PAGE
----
Thursday, September 3, 2009
There is funny “haha” and then there is….hmmm
Funny People 2009
Directed by Judd Apatow
Funny people is yet another movie made by the Judd Apatow stoner comedy franchise, fusing cock jokes with life lessons. Movies like Funny People are like those dance movies, you appreciate them trying to include a plot, but really you just came to watch amazing choreographed dance sequences. You expect offensive ‘TMI’ jokes and cameo appearances from your favorite young up and coming comedians. However, Apatow always blurs the lines of comedy and drama seamlessly, catering to multiple audiences. Funny People, unlike previous Apatow movies, is more drama and less stoner with an all star funny cast of comedians like Seth Rogan, Adam Sandler, Jonah Hill, Jason Schwartzman, and Aziz Ansari. It’s a film about a successful self-involved stand up comedian who has a near death experience that makes him reevaluate his life. Although I enjoyed the sour sweet ending, the premise of the movie seemed a bit contrived and unrealistic. The best parts of the movie are the interactions between the roommates, a group of up and coming struggling comedians. Not only because they are hilarious, but I have a huge respect for the struggling career of a beginning artist.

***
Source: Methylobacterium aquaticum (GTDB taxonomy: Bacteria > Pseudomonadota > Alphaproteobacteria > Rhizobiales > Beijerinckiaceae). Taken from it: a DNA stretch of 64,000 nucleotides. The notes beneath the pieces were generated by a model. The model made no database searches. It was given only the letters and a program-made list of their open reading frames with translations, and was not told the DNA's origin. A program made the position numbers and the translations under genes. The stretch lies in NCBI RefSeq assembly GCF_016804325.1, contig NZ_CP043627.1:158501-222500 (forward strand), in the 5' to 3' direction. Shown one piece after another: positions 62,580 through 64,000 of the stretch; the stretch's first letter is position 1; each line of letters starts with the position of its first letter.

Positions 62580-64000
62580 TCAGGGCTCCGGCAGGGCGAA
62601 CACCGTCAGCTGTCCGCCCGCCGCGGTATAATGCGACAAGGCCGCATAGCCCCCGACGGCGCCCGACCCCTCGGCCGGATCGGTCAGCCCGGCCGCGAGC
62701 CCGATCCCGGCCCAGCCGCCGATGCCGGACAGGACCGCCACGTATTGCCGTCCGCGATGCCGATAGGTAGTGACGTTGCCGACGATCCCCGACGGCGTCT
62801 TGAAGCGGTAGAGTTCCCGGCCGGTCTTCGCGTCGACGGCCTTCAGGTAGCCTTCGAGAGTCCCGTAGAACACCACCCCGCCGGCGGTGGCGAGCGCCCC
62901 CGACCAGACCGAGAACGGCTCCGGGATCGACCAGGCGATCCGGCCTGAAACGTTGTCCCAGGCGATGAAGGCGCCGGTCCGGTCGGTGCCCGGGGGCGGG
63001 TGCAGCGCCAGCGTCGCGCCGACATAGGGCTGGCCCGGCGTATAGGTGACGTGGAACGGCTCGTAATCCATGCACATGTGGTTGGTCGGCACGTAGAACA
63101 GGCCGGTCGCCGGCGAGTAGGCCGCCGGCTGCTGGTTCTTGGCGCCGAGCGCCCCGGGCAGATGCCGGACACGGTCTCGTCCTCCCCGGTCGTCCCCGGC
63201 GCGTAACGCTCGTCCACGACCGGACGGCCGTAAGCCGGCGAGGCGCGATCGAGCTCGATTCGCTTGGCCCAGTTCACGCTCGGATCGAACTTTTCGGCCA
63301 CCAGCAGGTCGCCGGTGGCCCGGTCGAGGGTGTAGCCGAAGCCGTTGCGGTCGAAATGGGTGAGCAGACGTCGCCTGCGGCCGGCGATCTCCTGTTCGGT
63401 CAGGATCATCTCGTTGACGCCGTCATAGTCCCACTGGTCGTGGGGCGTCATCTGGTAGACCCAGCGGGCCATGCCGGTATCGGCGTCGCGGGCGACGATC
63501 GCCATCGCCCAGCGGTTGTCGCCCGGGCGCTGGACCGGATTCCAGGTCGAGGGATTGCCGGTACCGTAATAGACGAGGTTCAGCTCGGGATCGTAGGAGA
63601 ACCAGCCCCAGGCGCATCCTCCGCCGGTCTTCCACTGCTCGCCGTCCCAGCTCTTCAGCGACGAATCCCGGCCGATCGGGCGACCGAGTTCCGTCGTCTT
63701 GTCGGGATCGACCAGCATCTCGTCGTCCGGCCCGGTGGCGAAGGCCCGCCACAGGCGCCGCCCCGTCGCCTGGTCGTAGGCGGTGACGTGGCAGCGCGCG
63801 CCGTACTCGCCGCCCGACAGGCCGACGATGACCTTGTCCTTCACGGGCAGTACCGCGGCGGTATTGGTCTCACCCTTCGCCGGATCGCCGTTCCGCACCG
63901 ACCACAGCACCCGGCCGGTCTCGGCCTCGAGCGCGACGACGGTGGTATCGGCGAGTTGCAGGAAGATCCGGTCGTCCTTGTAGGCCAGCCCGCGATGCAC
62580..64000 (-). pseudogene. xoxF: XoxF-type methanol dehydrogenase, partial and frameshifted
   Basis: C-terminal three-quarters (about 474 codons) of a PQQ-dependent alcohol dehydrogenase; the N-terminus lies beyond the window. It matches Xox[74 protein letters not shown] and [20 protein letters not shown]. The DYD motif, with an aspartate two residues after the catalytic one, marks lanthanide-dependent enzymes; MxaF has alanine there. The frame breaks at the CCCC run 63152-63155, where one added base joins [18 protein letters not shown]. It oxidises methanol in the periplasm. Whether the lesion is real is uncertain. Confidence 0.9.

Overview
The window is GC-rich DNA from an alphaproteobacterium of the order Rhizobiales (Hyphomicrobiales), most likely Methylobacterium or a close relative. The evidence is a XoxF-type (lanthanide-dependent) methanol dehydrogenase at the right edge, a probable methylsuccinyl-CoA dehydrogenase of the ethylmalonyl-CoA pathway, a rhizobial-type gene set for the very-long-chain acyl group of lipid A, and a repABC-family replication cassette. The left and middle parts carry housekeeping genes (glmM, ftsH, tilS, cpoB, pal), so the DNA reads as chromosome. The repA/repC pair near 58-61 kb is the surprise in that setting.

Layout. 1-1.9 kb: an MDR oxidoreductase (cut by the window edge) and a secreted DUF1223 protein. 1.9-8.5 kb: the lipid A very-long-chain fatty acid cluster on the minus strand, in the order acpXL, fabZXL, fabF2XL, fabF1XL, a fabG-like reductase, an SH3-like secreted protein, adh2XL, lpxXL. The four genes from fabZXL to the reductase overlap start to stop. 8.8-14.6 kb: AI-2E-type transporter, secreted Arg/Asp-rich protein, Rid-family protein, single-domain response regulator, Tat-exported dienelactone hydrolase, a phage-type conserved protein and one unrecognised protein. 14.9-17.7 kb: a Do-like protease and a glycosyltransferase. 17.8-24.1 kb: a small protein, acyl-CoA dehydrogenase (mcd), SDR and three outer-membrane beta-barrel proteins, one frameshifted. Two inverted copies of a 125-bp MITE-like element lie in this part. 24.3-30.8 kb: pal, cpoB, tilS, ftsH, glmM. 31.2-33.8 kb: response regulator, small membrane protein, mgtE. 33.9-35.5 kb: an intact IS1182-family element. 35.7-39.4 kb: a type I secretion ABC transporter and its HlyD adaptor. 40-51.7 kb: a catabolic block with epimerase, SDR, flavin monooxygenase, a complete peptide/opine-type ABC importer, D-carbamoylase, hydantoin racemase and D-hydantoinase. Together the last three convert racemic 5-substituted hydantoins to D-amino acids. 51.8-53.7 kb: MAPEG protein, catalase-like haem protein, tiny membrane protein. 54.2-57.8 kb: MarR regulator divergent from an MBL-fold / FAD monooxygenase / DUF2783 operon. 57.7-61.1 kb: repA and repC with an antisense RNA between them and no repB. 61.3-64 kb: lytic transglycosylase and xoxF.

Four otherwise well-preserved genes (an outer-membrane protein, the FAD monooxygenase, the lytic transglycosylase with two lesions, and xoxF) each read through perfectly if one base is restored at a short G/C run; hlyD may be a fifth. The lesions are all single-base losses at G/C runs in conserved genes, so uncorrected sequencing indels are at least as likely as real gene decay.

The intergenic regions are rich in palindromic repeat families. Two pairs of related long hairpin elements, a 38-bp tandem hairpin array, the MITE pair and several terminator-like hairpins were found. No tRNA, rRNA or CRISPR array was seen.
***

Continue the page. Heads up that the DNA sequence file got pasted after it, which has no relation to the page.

The more I thought about this movie the more I realized how many movies like this are being made. It’s fascinating how the movie studios catch on to a certain genres for a few years because they discover a specific formula that will have blockbuster success. I saw an interview with Seth Rogan and he said that he makes movies he thinks his friends would like to see, not movies studios want to make. Seth Rogan’s friends I’m assuming consist of single white males from the ages of 20 – 50 who sit around, smoke pot, play video games and talk about sex. The studio executives are not too much different. That being said, it obviously easier for Judd Apatow to get a movie made then lets say a women who wants to tell her own story from a different point of view. That’s not to say that other films made by women or people of color don’t get made, it’s just a much smaller amount. The people in a position of power always seem to be rich white men. I know, such a cliché statement, right? That being said, a true artist holds their own cards by staying true to their artistic voice and doesn’t allow studio executives, or anyone else to stand in their way. A time will come that the industry will find a new genre and I’m optimistic that more untold stories will have their moment on the big screen.